Procedure to Get Bail in India

Dr. Janak Raj Rana


Common law procedure to get the bail in INDIA

After filing, a bail must be approved by a court in a trial. The court may cancel bail granted by the Court and issue directions to the arrest the person while he is being held in police custody. The Court has power to revoke a bail granted at later stages as well. A bail under section 438 is bail prior to arrest, and an individual cannot be arrested by police if the courts has granted an advance bail.

If any person has any reason to believe that he/she might be arrested for an offense which is not subject to the requirement for a bail, he/she can approach a Sessions Court or High Court to seek an anticipatory bail, praying that in case of arrest, he/she should be released on bail. Bail can be obtained either by the Sessions Court or High court, depending upon the gravity of offence charged by the accused, and discretion of the courts. An accused released on bail must file weekly reports to the police station in question, once a month in the Bombay High Court.

Whenever an accused is arrested again after his or her escape, or whenever an accused is arrested following the issuance of warrants for failure to appear pursuant to a summons, they should not be released on bail, except for exceptional reasons recorded by a court empowered to issue bail. The court awarding anticipatory bail cannot make the condition that the order for bail will apply for a certain number of days after the arrest, for the effect of such an order would be to prevent the applicant from applying immediately for ordinary bail under section 437 of the Criminal Procedure Code, immediately upon arrest, until the time mentioned in the order has expired.

Where an allegation has been made with the intent of damaging the applicants character, the court may dismiss the application forthwith, or make a provisional order for granting of anticipatory bail. Under the provisions on anticipatory bail, if the nature of the charge and the evidence, potential penalties, and the unlikelihood of escape or the commission of further offences renders that action permissible, a high court or a Court of Session may discharge an individual expected to be arrested without warrant on a nonbailable offence.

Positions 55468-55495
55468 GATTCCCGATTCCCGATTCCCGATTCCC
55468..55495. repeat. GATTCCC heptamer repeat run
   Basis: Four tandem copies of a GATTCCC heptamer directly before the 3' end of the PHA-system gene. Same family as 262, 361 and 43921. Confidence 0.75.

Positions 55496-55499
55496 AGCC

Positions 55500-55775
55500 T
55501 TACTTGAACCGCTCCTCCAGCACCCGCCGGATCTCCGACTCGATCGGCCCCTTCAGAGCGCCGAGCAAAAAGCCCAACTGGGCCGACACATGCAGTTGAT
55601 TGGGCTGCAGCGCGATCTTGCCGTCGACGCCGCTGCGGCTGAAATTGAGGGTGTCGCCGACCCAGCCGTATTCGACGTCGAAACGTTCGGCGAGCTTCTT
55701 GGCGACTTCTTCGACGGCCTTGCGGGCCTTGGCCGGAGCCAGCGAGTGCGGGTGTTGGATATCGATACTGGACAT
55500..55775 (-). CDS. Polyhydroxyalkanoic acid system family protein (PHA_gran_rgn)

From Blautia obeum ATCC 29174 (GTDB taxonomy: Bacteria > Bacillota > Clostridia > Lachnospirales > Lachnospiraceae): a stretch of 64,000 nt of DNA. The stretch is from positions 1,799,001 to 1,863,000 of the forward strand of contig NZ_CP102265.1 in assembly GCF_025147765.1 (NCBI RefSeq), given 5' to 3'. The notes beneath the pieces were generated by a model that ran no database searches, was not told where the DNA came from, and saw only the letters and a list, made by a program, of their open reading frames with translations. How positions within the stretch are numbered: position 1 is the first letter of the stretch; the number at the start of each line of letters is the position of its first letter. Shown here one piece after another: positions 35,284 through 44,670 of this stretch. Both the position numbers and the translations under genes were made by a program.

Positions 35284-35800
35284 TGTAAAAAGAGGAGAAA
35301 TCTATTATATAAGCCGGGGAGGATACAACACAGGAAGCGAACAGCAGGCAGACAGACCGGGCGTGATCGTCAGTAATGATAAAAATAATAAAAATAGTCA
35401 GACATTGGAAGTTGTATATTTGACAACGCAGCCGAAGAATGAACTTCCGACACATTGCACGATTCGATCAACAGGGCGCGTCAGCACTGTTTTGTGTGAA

When a person has reasons to believe he or she might be arrested for the charge of having committed a non-bailable offense, then they may approach a High Court or a Court of Session under Section 438 of the Code of Criminal Procedure to seek anticipatory bail. After being arrested, an accused can obtain immediate bail by paying a sum specified in a schedule after the bail is granted.

In cases of crimes which do not require bail, the accused has to fill up the same form and submit it in the court in which their case is expected to appear, with the only difference being that here, the court has discretion in awarding bail. Once the bail is denied, he may file an appeal with the High Court to challenge the rejection of the bail order, or alternatively, he may seek bail again with fresh application.

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